Observations on Modernity (1998)

This collection of five essays by Germany’s most prominent and influential social thinker both links Luhmann’s social theory to the question “What is modern about modernity?” and shows the origins and context of his theory.
    In the introductory essay, “Modernity in Contemporary Society,” Luhmann develops the thesis that the modern epistemological situation can be seen as the consequence of a radical change in social macrostructures that he calls “social differentiation,” thereby designating the juxtaposition of and interaction between a growing number of social subsystems without any hierarchical structure. “European Rationality” defines rationality as the capacity to see the difference between systems and their environment as a unity. Luhmann argues that, in a world characterized by contingency, rationality tends to become coextensive with imagination, a view that challenges their classical binary opposition and opens up the possibility of seeing modern rationality as a paradox.
    In the third essay, “Contingency as Modern Society’s Defining Attribute,” Luhmann develops a further and probably even more important paradox: that the generalization of contingency or cognitive uncertainty is precisely what provides stability within modern societies. In the process, he argues that medieval and early modern theology can be seen as a “preadaptive advance” through which Western thinking prepared itself for the modern epistemological situation. In “Describing the Future,” Luhmann claims that neither the traditional hope of learning from history nor the complementary hope of cognitively anticipating the future can be maintained, and that the classical concept of the future should be replaced by the notion of risk, defined as juxtaposing the expectation of realizing certain projects and the awareness that such projects might fail. The book concludes with “The Ecology of Ignorance,” in which Luhmann outlines prospective research areas “for sponsors who have yet to be identified.”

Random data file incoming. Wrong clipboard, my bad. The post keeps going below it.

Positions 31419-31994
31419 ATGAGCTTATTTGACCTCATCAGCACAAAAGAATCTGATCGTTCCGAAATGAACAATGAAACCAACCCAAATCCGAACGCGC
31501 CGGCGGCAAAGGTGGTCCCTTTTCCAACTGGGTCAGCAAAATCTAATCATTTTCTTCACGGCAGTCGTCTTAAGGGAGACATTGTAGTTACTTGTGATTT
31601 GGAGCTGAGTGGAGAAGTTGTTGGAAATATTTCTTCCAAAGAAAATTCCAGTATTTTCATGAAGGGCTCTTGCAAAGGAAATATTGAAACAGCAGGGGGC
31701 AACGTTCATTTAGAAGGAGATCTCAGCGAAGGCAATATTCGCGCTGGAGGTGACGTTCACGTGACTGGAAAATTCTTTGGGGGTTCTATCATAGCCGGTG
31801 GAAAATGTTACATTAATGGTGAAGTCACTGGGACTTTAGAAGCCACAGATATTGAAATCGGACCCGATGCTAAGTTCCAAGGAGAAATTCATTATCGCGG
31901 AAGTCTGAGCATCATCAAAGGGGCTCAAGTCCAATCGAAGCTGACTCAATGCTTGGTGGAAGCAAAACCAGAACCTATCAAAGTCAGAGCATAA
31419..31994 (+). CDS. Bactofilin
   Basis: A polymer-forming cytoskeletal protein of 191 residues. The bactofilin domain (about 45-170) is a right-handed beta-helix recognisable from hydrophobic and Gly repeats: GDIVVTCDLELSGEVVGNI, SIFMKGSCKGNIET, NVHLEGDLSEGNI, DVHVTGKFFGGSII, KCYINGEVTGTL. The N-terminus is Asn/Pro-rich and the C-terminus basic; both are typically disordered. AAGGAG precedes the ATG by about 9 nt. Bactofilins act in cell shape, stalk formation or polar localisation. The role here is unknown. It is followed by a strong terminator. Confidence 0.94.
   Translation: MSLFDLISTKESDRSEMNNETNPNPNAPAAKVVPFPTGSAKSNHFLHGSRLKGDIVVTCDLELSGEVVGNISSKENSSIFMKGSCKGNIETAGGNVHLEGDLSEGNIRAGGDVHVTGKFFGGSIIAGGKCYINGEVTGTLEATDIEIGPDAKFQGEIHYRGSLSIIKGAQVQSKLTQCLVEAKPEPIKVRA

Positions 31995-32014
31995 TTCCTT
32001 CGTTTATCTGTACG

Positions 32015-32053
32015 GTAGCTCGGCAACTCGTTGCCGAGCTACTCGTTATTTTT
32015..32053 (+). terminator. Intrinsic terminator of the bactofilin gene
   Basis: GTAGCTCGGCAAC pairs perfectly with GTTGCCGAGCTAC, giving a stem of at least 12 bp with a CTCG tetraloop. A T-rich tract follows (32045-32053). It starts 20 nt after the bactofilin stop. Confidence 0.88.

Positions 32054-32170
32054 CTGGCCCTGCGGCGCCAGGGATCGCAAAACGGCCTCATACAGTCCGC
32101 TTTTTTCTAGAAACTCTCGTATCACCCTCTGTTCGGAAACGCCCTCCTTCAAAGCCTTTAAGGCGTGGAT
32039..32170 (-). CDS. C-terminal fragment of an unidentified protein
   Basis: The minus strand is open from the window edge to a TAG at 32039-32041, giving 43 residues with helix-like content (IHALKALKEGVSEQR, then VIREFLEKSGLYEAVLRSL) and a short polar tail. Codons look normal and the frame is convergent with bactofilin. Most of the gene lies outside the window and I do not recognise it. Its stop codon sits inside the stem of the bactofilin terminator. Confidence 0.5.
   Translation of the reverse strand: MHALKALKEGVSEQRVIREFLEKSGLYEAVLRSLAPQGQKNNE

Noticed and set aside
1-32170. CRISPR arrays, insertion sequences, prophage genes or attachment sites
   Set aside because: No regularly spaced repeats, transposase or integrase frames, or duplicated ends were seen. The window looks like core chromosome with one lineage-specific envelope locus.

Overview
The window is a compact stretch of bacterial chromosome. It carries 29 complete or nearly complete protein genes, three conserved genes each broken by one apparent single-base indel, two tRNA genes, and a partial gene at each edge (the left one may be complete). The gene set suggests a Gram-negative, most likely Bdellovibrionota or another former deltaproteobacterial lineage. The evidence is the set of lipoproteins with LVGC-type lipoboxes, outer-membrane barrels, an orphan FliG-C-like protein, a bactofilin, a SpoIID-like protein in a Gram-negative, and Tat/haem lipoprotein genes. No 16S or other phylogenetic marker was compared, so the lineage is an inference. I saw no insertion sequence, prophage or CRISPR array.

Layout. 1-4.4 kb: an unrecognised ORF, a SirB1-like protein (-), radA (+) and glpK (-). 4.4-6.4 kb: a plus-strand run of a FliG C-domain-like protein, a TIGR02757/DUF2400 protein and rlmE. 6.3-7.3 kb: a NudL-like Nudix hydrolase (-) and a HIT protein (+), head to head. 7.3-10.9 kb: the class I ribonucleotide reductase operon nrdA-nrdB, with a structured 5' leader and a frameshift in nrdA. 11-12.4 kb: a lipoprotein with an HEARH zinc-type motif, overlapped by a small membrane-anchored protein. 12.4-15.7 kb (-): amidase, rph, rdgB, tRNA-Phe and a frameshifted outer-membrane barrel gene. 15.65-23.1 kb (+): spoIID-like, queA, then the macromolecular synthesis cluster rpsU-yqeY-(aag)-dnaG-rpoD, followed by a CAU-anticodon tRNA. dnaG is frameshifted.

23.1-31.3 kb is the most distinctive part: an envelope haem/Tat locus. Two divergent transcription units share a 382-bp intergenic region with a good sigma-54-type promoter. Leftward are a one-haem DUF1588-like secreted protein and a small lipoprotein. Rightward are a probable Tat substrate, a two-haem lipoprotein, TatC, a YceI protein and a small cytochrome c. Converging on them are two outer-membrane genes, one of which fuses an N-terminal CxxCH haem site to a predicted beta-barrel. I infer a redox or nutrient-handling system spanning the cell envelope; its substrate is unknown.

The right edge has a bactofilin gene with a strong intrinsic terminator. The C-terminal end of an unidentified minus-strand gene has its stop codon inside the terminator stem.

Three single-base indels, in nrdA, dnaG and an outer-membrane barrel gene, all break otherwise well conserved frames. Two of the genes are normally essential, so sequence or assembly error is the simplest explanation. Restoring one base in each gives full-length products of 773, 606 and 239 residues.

Theories of Distinction: Redescribing the Descriptions of Modernity (2002)

The essays in this volume by Germany’s leading social theorist of the late twentieth century formulate what he considered to be the preconditions for an adequate theory of modern society.
The first two essays deal with the modern European philosophical and scientific tradition, notably the ogy of Edmund Husserl. The next four essays concern the crucial notion of observation as defined by Luhmann. They examine the history of paradox as a logical problem and as a historically conditioned feature of rhetoric; deconstruct the thinking of Jacques Derrida, especially his language-centered allegiances; discuss the usefulness of Spencer Brown’s Laws of Form; and assess the consequences of observation and paradox for epistemology.
    The following essays present Luhmann’s theory of communication and his articulation of the difference between thought and communication, a difference that makes clear one of Luhmann’s most radical and controversial theses, that the individual not only does not form the basic element of society but is excluded from it altogether, situated instead in the environment of the social system. The book concludes with a polemic against the critical thought of the Frankfurt School of postwar German social thought.

“Luhmann’s thought has become more and more influential internationally as one of the very rare examples of the ability of social theory to enlarge its theoretical resources and thereby gain a new grasp of significant empirical phenomena. This book presents Luhmann as a thinker who advances existing difference theories by combining them with systems theory.”—Dirk Baecker, University of Witten/Herdecke


Essays on Self-Reference (1990)

1. The Autopoiesis of Social Systems
2. Meaning as Sociology’s Basic Concept
3. Complexity and Meaning
4. The Improbability of Communication
5. Modes of Communication and Society
6. The Individuality of the Individual: Historical Meanings and Contemporary Problems
7. Tautology and Paradox in the Self-Descriptions of Modern Society
8. Society, Meaning, and Religions – Based on Self-Reference
9. The State of the Political System
10. The World Society as a Social System
11. The Work of Art and the Self-Reproduction of Art
12. The Medium of Art
13. The Self-Reproduction of Law and its Limits